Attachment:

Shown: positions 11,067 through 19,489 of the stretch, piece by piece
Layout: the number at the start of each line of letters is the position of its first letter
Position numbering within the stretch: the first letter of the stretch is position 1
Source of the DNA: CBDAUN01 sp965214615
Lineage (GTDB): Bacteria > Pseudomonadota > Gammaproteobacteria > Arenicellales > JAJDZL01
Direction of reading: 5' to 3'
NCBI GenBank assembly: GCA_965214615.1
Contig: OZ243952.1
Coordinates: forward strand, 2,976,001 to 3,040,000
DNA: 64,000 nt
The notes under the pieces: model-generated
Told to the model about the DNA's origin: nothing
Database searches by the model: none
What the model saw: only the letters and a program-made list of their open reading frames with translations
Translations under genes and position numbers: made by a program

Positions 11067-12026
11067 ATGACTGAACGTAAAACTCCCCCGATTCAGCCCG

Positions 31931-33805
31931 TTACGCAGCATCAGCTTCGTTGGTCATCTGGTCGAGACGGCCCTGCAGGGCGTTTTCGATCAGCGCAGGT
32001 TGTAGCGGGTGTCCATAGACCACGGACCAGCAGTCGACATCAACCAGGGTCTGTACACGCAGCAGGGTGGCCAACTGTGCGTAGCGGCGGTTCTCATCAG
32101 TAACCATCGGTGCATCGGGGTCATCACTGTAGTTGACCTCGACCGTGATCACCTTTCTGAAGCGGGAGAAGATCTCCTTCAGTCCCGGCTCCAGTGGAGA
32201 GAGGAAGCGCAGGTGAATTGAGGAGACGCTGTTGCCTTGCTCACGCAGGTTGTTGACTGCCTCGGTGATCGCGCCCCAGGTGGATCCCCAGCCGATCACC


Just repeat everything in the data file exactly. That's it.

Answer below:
Shown: positions 11,067 through 19,489 of the stretch, piece by piece
Layout: the number at the start of each line of letters is the position of its first letter
Position numbering within the stretch: the first letter of the stretch is position 1
Source of the DNA: CBDAUN01 sp965214615
Lineage (GTDB): Bacteria > Pseudomonadota > Gammaproteobacteria > Arenicellales > JAJDZL01
Direction of reading: 5' to 3'
NCBI GenBank assembly: GCA_965214615.1
Contig: OZ243952.1
Coordinates: forward strand, 2,976,001 to 3,040,000
DNA: 64,000 nt
The notes under the pieces: model-generated
Told to the model about the DNA's origin: nothing
Database searches by the model: none
What the model saw: only the letters and a program-made list of their open reading frames with translations
Translations under genes and position numbers: made by a program

Positions 11067-12026
11067 ATGACTGAACGTAAAACTCCCCCGATTCAGCCCG

Positions 31931-33805
31931 TTACGCAGCATCAGCTTCGTTGGTCATCTGGTCGAGACGGCCCTGCAGGGCGTTTTCGATCAGCGCAGGT
32001 TGTAGCGGGTGTCCATAGACCACGGACCAGCAGTCGACATCAACCAGGGTCTGTACACGCAGCAGGGTGGCCAACTGTGCGTAGCGGCGGTTCTCATCAG
32101 TAACCATCGGTGCATCGGGGTCATCACTGTAGTTGACCTCGACCGTGATCACCTTTCTGAAGCGGGAGAAGATCTCCTTCAGTCCCGGCTCCAGTGGAGA
32201 GAGGAAGCGCAGGTGAATTGAGGAGACGCTGTTGCCTTGCTCACGCAGGTTGTTGACTGCCTCGGTGATCGCGCCCCAGGTGGATCCCCAGCCGATCACC